Two hundred and sixty-nine games later, and the NFL season is finally over, and we head into the offseason after one of the most bizarre seasons in league history.
This season was unlike any other due to the coronavirus pandemic ravaging the nation. The NFL took precautions to protect the players and staff along with new guidelines to help teams with positive COVID-19 tests.
The 2020-2021 season was an overall success. The Tampa Bay Buccaneers won the 2021 Super Bowl and the heralded Lombardi Trophy, the first team to win a championship in their home stadium. Along with this, quarterback Tom Brady won his record seventh championship, more than any NFL franchise has ever won.
Before the season began in Sept. 2020, the league decided to cancel all preseason games to minimize the chance of spreading the virus.
The lack of a preseason ultimately led to a record-breaking year in scoring with a total of 12,692 points and 1,496 touchdowns, the best offensive season in NFL history.
Additionally, the preseason games’ cancellation opened the door to an astonishing amount of injuries to big-name stars such as New York Giants running back Saquon Barkley and Dallas Cowboys quarterback Dak Prescott, especially early in the year.
COVID protocols also allowed franchises to make adjustments to their rosters if a player had caught the virus. The NFL permitted teams to move a player to the injured reserve/COVID-19 list.
The new rule allowed players to return from the injured reserve list after three weeks instead of six weeks. This added a new element to the league, and it might change the way the NFL looks at managing injured reserves and rosters for seasons to come.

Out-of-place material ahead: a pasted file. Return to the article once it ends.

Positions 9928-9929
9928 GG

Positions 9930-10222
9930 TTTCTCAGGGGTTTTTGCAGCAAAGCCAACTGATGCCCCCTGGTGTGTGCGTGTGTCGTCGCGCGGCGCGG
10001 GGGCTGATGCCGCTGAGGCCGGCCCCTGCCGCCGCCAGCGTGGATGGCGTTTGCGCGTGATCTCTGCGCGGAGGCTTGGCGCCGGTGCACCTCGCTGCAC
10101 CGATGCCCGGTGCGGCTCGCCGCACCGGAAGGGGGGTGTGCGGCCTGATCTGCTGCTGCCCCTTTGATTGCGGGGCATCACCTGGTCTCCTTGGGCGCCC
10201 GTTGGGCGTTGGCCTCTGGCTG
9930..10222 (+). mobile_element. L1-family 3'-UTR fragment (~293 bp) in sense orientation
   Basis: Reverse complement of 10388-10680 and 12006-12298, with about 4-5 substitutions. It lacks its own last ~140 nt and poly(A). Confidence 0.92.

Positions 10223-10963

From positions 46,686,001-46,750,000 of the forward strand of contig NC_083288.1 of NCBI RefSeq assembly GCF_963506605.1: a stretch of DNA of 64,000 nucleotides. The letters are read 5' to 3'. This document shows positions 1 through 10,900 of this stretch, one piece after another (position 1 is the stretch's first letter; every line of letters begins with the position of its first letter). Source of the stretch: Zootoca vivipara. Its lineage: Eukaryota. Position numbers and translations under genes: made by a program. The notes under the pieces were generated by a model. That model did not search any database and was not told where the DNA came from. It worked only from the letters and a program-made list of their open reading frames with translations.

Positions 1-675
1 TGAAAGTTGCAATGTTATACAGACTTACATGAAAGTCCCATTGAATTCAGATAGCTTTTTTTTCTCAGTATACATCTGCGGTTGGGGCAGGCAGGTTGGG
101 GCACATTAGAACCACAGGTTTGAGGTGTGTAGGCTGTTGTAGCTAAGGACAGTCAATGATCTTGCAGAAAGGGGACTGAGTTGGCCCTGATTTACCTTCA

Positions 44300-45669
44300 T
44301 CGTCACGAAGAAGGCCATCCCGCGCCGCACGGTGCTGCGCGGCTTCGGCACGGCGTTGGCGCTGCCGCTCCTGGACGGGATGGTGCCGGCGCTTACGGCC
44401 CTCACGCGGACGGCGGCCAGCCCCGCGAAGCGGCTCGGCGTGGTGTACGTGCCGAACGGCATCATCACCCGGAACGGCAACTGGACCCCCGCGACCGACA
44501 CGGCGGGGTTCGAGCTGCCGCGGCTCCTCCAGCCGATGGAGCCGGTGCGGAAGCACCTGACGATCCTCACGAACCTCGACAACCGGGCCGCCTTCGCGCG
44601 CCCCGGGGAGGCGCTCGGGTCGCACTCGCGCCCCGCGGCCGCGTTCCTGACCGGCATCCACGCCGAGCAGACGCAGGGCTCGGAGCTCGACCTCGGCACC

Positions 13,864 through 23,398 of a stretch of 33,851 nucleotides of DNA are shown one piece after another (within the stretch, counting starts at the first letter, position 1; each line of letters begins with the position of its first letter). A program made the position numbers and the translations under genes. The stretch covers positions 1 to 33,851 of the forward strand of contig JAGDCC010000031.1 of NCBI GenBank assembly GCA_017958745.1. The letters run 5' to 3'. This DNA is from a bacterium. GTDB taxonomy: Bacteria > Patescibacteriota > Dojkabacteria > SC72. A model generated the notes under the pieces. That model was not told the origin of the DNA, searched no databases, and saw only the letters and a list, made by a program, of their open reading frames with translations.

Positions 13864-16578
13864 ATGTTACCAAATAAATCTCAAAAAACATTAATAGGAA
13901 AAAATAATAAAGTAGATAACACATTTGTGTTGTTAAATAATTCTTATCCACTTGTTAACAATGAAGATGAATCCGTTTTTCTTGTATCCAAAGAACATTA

Possibly the most noticeable change to the NFL this season was the lack of fans at games. Some teams were allowed to have fans, but at a limited capacity due to state coronavirus guidelines. The idea of home-field advantage did not exist this season.
Towards the end of the season, some stadiums were beginning to open for fans. For example, all three Florida teams had limited capacity at games, but the three California teams were not allowed to have fans for the entire season.
This inconsistency in rules led to different atmospheres at each game. At one point, our fellow northern Californians, the San Francisco 49ers, had to move their practices and games to Arizona because their home county, Santa Clara, prohibited any contact sports.
The traditional home-field advantage is a considerable asset to teams in the NFL, especially during the playoffs; this was proven this season as the records of teams playing at home was 127-128-1, the first time home teams have had an under .500 record in NFL history.
Many teams had to play with a virtual crowd in the background of games. You would hear boos from the speakers, but there were no fans to be seen because the crowd noise was pre-recorded.
Another unique attribute of this season was the addition of two more playoff slots. Both the AFC and NFC allowed an extra contender on the road to the Super Bowl.
While the playoffs and the Super Bowl were mostly uneventful, this season was, without a doubt, entertaining. There were 43 comeback victories of double-digits point deficits during the season, resulting in 10 more than last year.
One trend that may continue to affect professional football in the near future is the implementation of analytics in coaching decisions and play calling. Punting is disappearing as more teams are opting to try their chances at a fourth-and-1; furthermore, there were more two-point conversion attempts this season than ever before since the NFL adopted the rule.
In a year where we witnessed a team play a game with no official quarterback, a head coach could not coach a playoff game to quarantine and players did their postgame interviews over Zoom, football and competition prevailed. Football fans will never forget the 2020-2021 NFL season, and like the years that it resides in, it will never be forgotten.